Half of the French motorways were being dug up and widened – so you could see where your money was being put – and this also ensured that you actually paid handsomely for the privilege of driving along a restricted speed limit single lane route – great! No chance of being caught speeding at least – which we had been warned about!


And so to the second night of our stay – we plumped for Le Mans on the map – it was sort of half way – and as you will discover, Dave was in charge of booking the hotels on the way up (my turn on the way back – oh yes – we are that competitive!!! You’ll discover that as you keep reading the blog – we scored each other marks out of ten all the way!) Well – what can I tell you about our second night’s accommodation … other than to tell you the name … that should do it – never book a hotel called Mr Bed (I kid you not!) and expect too much! The text message reads ROFL 🙂 and the teasing for Dave continued for most of our trip – well until we arrived at the Campanile hotel on the way back – but that’s for part 2 (!)

For those of you that have travelled on the Plymouth to Santander ferry – you should be able to picture this one easily – they have recently refurbished the Pont Aven ferry – and we now know where the old toilet/shower plastic podules went – they are nestled into the rooms of the Mr Bed hotel – masquerading as ‘en-suite’ bathrooms – more ROFL!

2 small single beds, a sort of desk, the toilet podule – and that was it really. I think even a student backpacker would have been disappointed. Oh and they had ‘child-proof’ sockets for plugs – that were also ‘plug-proof’ 😦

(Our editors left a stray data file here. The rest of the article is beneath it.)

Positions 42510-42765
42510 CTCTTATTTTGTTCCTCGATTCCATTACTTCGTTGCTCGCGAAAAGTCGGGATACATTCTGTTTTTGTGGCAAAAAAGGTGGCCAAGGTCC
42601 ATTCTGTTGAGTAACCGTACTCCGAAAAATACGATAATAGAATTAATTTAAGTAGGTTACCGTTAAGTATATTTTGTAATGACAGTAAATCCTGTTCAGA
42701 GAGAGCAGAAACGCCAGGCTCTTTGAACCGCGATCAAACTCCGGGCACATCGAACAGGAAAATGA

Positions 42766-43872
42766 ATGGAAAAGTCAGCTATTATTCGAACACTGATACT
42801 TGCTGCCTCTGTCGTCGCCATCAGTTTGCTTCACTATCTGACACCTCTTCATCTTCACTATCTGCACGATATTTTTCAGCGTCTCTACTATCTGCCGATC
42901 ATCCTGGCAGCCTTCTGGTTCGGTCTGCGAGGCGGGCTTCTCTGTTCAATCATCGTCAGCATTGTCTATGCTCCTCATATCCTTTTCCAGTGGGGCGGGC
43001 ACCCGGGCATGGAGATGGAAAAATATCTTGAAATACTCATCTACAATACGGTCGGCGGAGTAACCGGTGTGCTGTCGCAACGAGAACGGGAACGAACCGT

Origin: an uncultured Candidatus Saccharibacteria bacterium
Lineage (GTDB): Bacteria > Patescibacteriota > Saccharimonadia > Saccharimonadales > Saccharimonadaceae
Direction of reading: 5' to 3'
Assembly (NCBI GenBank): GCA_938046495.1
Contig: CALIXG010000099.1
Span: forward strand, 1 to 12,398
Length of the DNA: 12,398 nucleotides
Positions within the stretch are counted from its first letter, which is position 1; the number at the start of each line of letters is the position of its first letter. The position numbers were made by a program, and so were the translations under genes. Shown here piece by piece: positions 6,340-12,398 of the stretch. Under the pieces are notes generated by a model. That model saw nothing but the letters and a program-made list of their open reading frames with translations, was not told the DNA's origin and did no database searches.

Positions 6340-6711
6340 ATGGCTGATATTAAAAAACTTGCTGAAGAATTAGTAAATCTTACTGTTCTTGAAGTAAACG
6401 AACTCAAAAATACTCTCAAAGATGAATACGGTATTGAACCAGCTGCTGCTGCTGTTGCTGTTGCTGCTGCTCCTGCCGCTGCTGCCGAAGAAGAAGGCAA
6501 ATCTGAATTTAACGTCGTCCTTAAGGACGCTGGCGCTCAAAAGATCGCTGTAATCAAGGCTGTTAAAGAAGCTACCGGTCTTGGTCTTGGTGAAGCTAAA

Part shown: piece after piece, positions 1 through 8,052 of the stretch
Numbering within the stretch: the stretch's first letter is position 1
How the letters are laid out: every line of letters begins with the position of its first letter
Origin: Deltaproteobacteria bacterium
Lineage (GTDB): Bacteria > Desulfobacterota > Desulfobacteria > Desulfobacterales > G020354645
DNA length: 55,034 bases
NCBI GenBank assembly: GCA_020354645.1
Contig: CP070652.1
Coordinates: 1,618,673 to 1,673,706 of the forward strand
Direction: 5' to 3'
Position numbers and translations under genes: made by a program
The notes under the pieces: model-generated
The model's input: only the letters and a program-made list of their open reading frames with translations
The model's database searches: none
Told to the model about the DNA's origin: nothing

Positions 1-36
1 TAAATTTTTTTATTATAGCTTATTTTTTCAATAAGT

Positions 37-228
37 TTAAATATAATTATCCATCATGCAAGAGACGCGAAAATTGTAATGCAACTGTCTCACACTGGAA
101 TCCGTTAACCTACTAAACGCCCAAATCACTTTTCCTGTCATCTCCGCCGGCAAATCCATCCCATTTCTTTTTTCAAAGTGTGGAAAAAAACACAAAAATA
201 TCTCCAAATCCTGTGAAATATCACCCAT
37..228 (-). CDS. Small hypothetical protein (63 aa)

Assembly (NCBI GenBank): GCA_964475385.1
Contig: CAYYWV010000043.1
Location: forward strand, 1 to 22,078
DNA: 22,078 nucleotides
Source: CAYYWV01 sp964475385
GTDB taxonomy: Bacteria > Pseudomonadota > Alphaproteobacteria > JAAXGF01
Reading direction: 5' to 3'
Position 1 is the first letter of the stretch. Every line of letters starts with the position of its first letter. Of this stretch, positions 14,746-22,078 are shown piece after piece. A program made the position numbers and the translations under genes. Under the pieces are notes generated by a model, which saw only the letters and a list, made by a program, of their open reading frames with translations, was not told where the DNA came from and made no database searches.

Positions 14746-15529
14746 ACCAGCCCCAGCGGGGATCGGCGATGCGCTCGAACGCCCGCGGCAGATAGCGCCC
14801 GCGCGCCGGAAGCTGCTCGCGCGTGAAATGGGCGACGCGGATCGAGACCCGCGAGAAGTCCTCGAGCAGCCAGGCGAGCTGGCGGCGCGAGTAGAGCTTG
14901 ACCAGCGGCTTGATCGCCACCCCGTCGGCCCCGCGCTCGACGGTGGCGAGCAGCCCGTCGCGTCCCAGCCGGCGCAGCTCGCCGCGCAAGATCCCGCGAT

But the best was yet to come – breakfast – which they charged us 7.50 Euros EACH for… I naively wandered around looking for a plate to put my croissant on (not too difficult to find you might think?) – and the very kind and helpful young lad on duty said ‘Oh madam; we don’t have any plates – you use a tray and put a napkin on top – that’s your plate!’ (Good grief!) And just to prove it – here’s my breakfast ‘plate’:

Mr Bed's tray

And so to Calais – and more hotel fun! This one was actually not too bad – except for the name – I do think the Trades Description Act should be enforced here… The Hotel Residence du Golf… sounds good! I had lovely images of rolling countryside, green fairways, open space (I don’t confess to know a thing about golf – but I do know that golf hotels in the UK are usually quite plush affairs!) – so we arrive – look around – not bad – if it wasn’t misty we could have seen the sea – but where was the golf? Oh, hang on a minute – found it – complete with windmill, humps and tunnels – yep – it was a crazy golf course next door (ha ha!) more ROFL!

Calais was only redeemed by one superb, inexpensive and wonderful restaurant – A Goût du Jour – simply one of the finest meals we have had in a long while – and Tiramisu to die for!

A Gout du Jour restaurant

And so to the tunnel – well not quite – my last piece of advice for today – leave plenty of time to reach the tunnel – even if your hotel is only five minutes away – that will give you time to empty the boot of the car (completely – and it was a bit full too!) and then change your tyre when you walk out in the morning and find your tyre is flat .. Groan!

So that’s it for part one – more soon!

Lyme Regis

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21 Responses to Four languages in four days!

  1. Good post – I really enjoyed reading it, it reminded me of an epic drive from the Algarve to Le Havre in 48 hours in 1986. Like you I completely underestimated the distance and the time required and it turned into a Le Mans style endurance test!

  2. Sarah says:

    I look forward to hearing more. One of my dreams when we moved here was to roadtrip across Portugal in the same way we’ve roadtripped across most of the US and lots of Canada. I’d neglected to think about $10 a gallon gas, and those pesky tolls that seem to be multiplying exponentially.

    • ferragudofan says:

      yes the tolls were quite a shock – even though we knew about them – I’m still totting up all the amounts – watch out for Part 2 – and a sharp gasp of horror when I finally add it all up! 😦
      and yes – petrol just keeps going up too 😦

  3. sami veloso says:

    Lovely post, reminded me of the 3 times we drove from Germany to Portugal (we lived in Germany then) first time doing all the northern Europe, second time through the center of Europe and third time via the southern European town. It was fun because we took our time, stopped along the towns we wanted to visit…